Fleeced as he mourned: Elderly man lost his wife, then carer swindled him out of £100,000
A woman who stole more than £100,000 from an elderly man she cared for struck when her victim was at his most vulnerable, it can be revealed.
Just one month after Cecil McAllister lost his wife in 2009, his carer started to fraudulently cash cheques from his bank account, it emerged last night.
And his case has been highlighted as an extreme case of financial abuse of the elderly by his great-nephew Stephen Mullan.
"He was a very astute person – he was the last person that I would have believed could have fallen victim to this," he said.
Yesterday, Lesley Dorothea Helen Boyd pleaded guilty at Downpatrick Crown Court to stealing more than £100,000 over 14 months from a man she was supposed to be helping to look after as a carer in Sunnyside House care home in Bangor.
Boyd (56), from Chippendale Avenue in Bangor, was charged with six counts of fraud in relation to writing six bank cheques from Mr McAlister's bank account which totalled more than £61,000.
She was also charged with the theft of a further £44,000 from Mr McAllister, who died at the age of 92 in January 2011.
Mr McAllister, known as Jock to his family and friends, moved into the care home in Bangor with his wife Nan when they were no longer able to live independently.
Originally from Dunoon, Scotland, Jock and Nan had lived happily in Bangor for more than 30 years.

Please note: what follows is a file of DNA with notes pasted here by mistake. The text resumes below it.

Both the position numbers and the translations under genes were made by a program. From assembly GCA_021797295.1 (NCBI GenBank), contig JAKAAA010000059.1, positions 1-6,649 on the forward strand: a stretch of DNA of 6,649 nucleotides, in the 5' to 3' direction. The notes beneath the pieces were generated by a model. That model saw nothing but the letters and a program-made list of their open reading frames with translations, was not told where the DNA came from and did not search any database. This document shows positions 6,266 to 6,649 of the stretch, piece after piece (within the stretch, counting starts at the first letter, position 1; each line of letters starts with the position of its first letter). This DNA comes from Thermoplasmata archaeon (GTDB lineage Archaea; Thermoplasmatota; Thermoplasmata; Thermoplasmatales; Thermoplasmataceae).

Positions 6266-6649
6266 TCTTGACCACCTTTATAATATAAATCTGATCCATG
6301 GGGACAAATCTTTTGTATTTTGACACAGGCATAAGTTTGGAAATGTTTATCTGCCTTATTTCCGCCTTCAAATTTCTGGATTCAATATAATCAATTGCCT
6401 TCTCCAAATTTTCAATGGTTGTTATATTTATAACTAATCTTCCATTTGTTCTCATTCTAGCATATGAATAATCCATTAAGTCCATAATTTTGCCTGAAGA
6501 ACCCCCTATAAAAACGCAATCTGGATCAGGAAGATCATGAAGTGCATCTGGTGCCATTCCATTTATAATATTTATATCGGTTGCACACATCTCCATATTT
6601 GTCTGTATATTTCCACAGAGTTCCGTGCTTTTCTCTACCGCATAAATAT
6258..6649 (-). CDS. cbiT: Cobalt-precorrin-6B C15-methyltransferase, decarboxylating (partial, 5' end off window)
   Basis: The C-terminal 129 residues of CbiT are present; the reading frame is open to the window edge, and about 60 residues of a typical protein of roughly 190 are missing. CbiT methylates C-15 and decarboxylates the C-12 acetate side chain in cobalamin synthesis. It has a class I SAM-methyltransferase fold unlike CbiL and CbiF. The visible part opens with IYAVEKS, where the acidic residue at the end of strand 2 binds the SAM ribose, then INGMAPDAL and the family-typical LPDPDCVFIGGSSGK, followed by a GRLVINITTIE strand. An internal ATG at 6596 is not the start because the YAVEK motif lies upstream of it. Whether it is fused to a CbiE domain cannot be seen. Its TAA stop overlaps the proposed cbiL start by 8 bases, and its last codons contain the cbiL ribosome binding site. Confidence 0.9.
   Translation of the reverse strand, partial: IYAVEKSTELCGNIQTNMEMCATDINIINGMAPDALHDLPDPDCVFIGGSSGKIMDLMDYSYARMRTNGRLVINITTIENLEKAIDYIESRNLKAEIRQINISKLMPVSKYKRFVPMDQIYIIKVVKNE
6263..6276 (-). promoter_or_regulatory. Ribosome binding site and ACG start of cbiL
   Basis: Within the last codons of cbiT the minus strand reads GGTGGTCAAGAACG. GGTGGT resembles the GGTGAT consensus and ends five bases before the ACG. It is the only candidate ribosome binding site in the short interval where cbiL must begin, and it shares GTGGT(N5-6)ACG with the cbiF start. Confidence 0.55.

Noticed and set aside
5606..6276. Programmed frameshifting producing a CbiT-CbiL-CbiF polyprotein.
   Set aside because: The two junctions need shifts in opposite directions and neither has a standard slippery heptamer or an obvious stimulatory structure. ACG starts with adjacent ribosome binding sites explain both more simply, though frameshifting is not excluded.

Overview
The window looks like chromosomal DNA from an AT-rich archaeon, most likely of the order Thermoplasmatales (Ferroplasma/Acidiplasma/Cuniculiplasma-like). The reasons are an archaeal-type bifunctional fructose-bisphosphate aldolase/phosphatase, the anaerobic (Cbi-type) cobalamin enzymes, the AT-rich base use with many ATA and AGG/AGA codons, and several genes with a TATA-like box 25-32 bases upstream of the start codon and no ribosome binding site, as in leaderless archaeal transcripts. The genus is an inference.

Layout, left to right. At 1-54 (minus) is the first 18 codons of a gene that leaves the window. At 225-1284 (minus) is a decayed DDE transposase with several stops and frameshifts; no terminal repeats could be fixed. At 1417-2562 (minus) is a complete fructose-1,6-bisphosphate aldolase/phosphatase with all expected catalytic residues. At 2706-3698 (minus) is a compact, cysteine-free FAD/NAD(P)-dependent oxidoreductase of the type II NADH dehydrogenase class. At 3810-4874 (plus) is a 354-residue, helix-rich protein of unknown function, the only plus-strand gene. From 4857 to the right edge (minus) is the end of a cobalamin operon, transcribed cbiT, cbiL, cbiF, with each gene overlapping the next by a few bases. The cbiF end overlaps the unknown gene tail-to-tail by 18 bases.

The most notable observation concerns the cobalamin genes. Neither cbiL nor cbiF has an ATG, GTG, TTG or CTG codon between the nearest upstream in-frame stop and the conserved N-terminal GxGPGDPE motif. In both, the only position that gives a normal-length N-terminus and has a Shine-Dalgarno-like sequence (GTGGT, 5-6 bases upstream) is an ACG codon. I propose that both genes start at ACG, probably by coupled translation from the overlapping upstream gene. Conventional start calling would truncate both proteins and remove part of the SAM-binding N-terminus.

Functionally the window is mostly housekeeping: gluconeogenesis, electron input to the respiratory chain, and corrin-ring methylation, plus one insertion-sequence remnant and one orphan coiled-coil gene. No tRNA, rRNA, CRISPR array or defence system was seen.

The devoted couple did not have any children of their own.
His great-nephew Mr Mullan said last night: "There are really no winners from what has happened here today.
"I feel sorry that Mr McAllister found himself in this position, I feel sorry that Mrs Boyd put herself in this position.
"I guess as he got older he got more vulnerable and needed more care, he declined from being a very independent man to a man very much dependent on others to provide the care that he needed."
Mr Mullan (30), from Dublin, said that Mr McAllister had made an accusation about Boyd after he had moved to Movilla House care home, Newtownards.
"Fair play to the staff, they acted very promptly on that accusation.
"It was dealt with at the time and parked at the time," said Mr Mullan.
However, when it became clear that Mr McAllister was unable to pay everyday bills, his great-nephew was awarded power of attorney on his financial affairs and this gave him the scope to see if what was being alleged was actually true.
Mr Mullan later reported his findings to the PSNI, who investigated further and later charged Boyd.
Boyd will appear again in court for sentencing on December 13.
"The case just opens up the whole arena of financial elder abuse. Elderly people are very dependent on others to care for them and as a result of that you can form very close relationships with those caring for you. There's a very fine line there – and the accused crossed that line and found herself in this unenviable position."
Cecil McAllister's great-nephew, Stephen Mullan